Tuxedo cocktail, consisting of Old Tom Gin, dry vermouth, maraschino liqueur, absinthe and orange bitters, garnished with a maraschino cherry and a lemon twist

If you’re like me, you spend a great deal of time thinking about the important things in life: Steampunk, and cocktails.  If you’re a LOT like me, you spend as much time as possible combining the two.

What are some ways to make a truly great Steampunk cocktail?  Here are a few pointers that I’ve picked up over the years.

First off, if you’re thinking of something sweet, did you know that it is entirely possible to get tiny edible top hats?  It is!  I’ll admit a secret: I have always wanted to purchase some of them and place them atop a cocktail, but I haven’t yet.  I’m giving this secret away to you in case you want to try it first.  Please let me know how it turns out!

For sweet drinks, consider this simple combination of flavor and color: take dark rum, pour it halfway into the glass, and add some grenadine.  You’ll get a splash of deep red which looks a little like a heart, and it will give you bit of a candied flavor.  Then be extra Steampunk and go overboard by putting in some actual candy!  (You can even make your own Steampunk candy molds, if you want to.)

In general, if you want to theme your drink, you could use bourbon for something with a Wild Wild West Steampunk; Gin for something British; and Absinthe for something that will make you see airships and possibly travel through time.  (Do NOT try combining all three into one drink.  Trust me on this one.  I’ve heard it can be done, but I believe it involves some sort of dark magic.)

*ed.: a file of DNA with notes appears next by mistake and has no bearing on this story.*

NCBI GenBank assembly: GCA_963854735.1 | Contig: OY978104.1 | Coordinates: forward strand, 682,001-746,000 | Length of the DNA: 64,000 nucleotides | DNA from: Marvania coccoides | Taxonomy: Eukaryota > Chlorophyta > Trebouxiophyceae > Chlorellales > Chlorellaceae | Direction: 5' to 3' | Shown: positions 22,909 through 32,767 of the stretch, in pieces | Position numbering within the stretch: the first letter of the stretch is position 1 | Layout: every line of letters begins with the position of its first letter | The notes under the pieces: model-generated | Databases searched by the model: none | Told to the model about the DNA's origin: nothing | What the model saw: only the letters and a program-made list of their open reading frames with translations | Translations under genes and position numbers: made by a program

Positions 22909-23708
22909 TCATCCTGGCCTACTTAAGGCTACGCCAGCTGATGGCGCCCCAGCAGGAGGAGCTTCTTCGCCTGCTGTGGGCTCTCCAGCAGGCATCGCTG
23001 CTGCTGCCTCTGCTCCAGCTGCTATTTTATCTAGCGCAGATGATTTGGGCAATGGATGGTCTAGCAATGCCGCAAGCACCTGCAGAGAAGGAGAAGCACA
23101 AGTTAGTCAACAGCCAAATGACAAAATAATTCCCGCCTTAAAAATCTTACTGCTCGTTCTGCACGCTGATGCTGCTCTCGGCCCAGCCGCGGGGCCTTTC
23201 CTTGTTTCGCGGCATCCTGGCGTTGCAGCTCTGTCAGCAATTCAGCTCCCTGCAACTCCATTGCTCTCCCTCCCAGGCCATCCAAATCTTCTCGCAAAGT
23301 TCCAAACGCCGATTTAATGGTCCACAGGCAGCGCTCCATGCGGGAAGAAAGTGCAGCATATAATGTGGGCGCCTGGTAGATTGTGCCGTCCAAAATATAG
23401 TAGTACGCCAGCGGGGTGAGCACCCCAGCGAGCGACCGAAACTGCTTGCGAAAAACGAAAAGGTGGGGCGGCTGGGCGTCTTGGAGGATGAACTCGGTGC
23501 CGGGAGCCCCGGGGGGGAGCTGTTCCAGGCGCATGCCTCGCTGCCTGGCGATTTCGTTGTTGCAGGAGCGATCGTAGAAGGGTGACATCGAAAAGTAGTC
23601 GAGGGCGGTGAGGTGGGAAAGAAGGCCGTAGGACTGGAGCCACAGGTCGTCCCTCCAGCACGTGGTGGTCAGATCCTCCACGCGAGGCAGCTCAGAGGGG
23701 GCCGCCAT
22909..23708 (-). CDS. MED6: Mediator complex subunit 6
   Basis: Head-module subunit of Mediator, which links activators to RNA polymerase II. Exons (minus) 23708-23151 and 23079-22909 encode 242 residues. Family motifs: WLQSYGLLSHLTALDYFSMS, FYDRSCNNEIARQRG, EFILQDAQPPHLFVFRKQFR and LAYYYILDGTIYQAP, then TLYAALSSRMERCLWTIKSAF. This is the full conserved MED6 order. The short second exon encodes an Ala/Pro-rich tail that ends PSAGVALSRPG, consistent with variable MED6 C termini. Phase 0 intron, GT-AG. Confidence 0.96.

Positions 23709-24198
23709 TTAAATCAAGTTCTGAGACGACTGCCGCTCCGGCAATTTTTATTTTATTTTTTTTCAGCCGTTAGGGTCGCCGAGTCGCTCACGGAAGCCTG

That being said, combining gin and green absinthe will give you something with a lovely light green tinge, and a powerful kick, as well.  Absinthes vary tremendously, of course; but choosing something with a strong anise flavour will give you a nice bite, which will compliment the kick of the gin.  And you can always add to the verdant look with another sweet alcohol – Midori.  Midori doesn’t have a Steampunk tradition, but I find it quite tasty.

(You can get the same color possibilities with vodka, but vodka has a bit less Steampunk history; also, vodka is best consumed neat, preferably while standing atop a snow-covered Russian steppe while grimly awaiting the approach of Napoleon’s army).

I could – and likely will – write whole articles on Absinthe.  But if we’re looking for a sweet cocktail with bourbon, let me give this simple advice: bitters!  As you might know, despite their name, these drink spices come in a variety of flavors.  I’d recommend picking one which really suits your own tastes – this, of course, has the added bonus which comes with all cocktail experimentation: It means you get to try out lots of lovely beverages while you’re figuring out what you like best!

-Jeff Mach

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